1971 MG MGB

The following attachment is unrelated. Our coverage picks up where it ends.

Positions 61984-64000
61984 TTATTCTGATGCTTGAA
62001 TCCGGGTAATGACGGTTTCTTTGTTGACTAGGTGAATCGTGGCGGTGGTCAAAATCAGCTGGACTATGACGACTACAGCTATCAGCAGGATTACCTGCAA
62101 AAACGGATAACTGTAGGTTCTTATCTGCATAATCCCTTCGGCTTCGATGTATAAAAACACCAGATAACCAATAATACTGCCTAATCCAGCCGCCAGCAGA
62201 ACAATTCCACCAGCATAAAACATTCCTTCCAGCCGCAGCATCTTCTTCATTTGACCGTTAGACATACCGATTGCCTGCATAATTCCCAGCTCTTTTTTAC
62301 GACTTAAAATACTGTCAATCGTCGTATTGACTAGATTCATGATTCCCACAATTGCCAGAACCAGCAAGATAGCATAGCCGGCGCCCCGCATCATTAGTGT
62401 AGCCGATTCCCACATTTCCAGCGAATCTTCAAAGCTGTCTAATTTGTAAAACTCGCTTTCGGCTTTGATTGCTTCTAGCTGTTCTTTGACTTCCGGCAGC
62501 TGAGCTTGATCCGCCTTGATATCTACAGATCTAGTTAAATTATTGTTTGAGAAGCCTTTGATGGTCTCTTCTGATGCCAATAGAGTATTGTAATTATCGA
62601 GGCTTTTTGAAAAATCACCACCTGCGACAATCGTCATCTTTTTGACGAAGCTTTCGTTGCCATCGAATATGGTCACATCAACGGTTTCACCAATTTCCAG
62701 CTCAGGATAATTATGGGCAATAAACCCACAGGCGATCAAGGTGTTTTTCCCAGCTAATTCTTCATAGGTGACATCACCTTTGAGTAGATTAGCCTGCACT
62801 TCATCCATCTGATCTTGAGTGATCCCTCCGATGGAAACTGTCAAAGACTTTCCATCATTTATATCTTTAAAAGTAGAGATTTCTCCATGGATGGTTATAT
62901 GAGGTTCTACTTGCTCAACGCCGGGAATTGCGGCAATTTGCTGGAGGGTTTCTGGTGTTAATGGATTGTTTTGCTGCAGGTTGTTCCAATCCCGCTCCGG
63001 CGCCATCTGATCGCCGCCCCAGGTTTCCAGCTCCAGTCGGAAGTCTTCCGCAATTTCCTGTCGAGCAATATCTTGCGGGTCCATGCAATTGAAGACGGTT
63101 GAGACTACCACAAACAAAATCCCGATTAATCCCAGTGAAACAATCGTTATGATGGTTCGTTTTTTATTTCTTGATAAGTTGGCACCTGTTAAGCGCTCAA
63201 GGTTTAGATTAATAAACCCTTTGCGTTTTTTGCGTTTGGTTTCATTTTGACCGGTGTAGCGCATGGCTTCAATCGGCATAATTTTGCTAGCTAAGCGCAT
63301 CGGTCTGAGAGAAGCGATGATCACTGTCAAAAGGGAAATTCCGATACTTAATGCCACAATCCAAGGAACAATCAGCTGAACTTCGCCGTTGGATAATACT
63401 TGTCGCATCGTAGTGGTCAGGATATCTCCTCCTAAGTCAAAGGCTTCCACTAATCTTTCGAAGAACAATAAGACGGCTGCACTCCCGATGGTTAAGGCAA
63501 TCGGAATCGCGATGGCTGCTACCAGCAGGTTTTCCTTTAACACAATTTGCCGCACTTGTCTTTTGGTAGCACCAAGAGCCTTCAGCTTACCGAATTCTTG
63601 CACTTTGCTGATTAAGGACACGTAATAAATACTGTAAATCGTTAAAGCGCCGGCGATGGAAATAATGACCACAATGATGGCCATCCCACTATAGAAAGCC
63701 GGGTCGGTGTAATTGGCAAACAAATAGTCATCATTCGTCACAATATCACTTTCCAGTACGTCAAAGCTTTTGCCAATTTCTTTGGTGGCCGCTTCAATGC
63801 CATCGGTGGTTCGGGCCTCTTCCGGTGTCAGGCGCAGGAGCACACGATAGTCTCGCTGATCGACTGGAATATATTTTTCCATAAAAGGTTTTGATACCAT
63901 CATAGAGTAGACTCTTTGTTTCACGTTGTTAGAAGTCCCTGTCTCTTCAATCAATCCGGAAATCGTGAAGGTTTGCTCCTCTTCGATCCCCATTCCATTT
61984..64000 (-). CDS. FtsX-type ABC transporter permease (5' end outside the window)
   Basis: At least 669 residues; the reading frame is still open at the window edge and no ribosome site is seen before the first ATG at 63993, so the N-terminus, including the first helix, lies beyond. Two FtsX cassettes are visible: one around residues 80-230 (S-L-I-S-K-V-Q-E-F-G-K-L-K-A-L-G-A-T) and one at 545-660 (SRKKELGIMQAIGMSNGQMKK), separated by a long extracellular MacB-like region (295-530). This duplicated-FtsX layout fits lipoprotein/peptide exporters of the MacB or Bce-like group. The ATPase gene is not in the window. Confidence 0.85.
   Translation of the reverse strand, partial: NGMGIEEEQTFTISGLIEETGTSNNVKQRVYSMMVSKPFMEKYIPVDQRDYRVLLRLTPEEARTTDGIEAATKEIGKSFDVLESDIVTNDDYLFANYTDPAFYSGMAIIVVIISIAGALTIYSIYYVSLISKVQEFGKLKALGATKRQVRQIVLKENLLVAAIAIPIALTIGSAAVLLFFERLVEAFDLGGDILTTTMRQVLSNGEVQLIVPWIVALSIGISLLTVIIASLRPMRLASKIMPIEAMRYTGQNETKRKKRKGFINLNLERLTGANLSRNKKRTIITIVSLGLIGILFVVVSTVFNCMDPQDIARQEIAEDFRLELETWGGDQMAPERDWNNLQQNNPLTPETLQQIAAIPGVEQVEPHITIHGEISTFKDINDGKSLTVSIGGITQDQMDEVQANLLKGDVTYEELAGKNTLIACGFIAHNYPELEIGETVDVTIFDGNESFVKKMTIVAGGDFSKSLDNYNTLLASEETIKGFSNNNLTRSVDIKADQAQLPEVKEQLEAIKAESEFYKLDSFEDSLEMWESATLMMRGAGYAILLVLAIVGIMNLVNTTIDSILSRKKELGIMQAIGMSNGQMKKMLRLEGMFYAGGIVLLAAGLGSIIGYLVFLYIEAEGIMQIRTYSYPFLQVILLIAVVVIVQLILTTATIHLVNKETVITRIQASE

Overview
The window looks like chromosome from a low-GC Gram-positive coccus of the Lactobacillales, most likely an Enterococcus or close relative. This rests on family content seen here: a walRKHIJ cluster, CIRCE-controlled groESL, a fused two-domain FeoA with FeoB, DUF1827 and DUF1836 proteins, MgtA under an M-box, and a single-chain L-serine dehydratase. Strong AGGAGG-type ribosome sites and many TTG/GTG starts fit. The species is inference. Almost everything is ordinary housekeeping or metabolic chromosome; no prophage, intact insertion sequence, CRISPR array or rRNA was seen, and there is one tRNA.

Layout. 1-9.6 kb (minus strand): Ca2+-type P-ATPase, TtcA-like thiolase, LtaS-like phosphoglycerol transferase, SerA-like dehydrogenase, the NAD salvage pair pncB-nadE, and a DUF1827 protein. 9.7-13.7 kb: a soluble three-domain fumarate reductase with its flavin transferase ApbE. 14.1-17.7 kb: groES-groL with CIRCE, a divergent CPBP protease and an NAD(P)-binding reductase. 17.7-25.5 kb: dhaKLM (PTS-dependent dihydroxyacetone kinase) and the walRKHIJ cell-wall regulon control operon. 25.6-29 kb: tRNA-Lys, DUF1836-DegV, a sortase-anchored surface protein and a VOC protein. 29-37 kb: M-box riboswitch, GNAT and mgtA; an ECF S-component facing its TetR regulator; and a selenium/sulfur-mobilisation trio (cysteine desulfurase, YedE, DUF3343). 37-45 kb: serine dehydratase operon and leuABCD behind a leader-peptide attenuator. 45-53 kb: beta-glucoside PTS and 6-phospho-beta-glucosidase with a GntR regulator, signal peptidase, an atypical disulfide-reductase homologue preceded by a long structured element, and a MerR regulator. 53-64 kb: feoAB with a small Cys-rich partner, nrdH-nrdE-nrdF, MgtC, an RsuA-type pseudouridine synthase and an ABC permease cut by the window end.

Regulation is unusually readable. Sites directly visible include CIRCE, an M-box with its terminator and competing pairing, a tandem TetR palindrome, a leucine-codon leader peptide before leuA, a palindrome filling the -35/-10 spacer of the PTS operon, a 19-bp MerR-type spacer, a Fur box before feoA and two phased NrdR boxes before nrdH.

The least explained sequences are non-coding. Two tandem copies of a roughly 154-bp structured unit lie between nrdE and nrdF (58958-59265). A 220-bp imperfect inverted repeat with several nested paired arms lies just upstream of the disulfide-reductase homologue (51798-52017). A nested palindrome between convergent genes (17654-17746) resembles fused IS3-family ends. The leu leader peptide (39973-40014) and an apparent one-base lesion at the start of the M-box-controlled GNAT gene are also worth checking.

There aren't many better ways to get into a traditional British roadster than this 1971 MGB. Classic good looks in a car that doesn't cost a fortune to acquire or maintain, it's the ideal vintage sportster for the purist who prefers the old fashioned way of doing things. Sure, the B was starting to show its age by 1971, but that's all part of its charm, and with delicate chrome bumpers, the early cars have an entirely different look than their rubber-snouted younger siblings. With that in mind, this 1971 model is the one you want: clean and straight with all the good stuff already on board. The bright red paint is an older repaint that still looks good, with just a few signs of age and perhaps a passenger's door that has been touched up at some point. The bodywork underneath is pretty good, too, with straight panels and no sign of the dreaded tin worm for which these cars were notorious. Of course, those chrome bumpers that make this one of the more desirable Bs are in excellent shape, as is the grille, which is protected by a set of rubber-lined bumper guards that actually look quite sporting. There are also headlight guards that give it a vintage British sports car feel and change the car's attitude quite a bit. Classic accommodations for two can be found inside the cozy MGB, but once you're behind the wheel you'll discover that there's plenty of room and the driving position is quite good. The 3-spoke steering wheel looks suitably racy with its wooden rim and will go great with your string-backed driving gloves. The shifter falls readily to hand under spirited driving and the seats are grippy enough for the car's modest performance. The wooden dashboard was gone by 1971, but the classic Smiths instruments remain, giving a tantalizing glimpse into history. And while it's not your primary source of entertainment in an MG, the AM/FM/cassette stereo is a thoughtful addition. The trunk is basic, but carries a full-sized spare, a jack, and a set of black carpets to make it look finished. Overhead you get a folding tan vinyl top that's older but still quite presentable, and it stows in seconds for proper open-air motoring. The engine is the same rugged, reliable 1798 cc inline-four that propelled MGs for years, but why mess with a good thing? Thanks to a single carburetor and basic ignition system, maintenance can be performed with a screwdriver, and it has a satisfyingly fat torque curve that makes the car feel quick and agile around town. It's nicely maintained under the bonnet, too, with the engine and transmission reportedly being rebuilt about 40,000 miles ago. There's also a big oil cooler up front that's a popular MGB addition for spirited driving. The 4-speed manual is a joy to shift, especially with pedals easily placed for heel-and-toe maneuvers, and you may find yourself dropping down a gear in tunnels just to hear its brawny exhaust note (which was reportedly copied by Mazda engineers working on the first Miata). Braking is confident and handling competent thanks to the car's size and low center of gravity. And, of course, attractive alloy wheels have been fitted wearing fat 205/60/14 radials which are surely worlds better than the original Dunlops. There's no better way to have fun with the top down than a vintage British roadster. Take this MGB home today!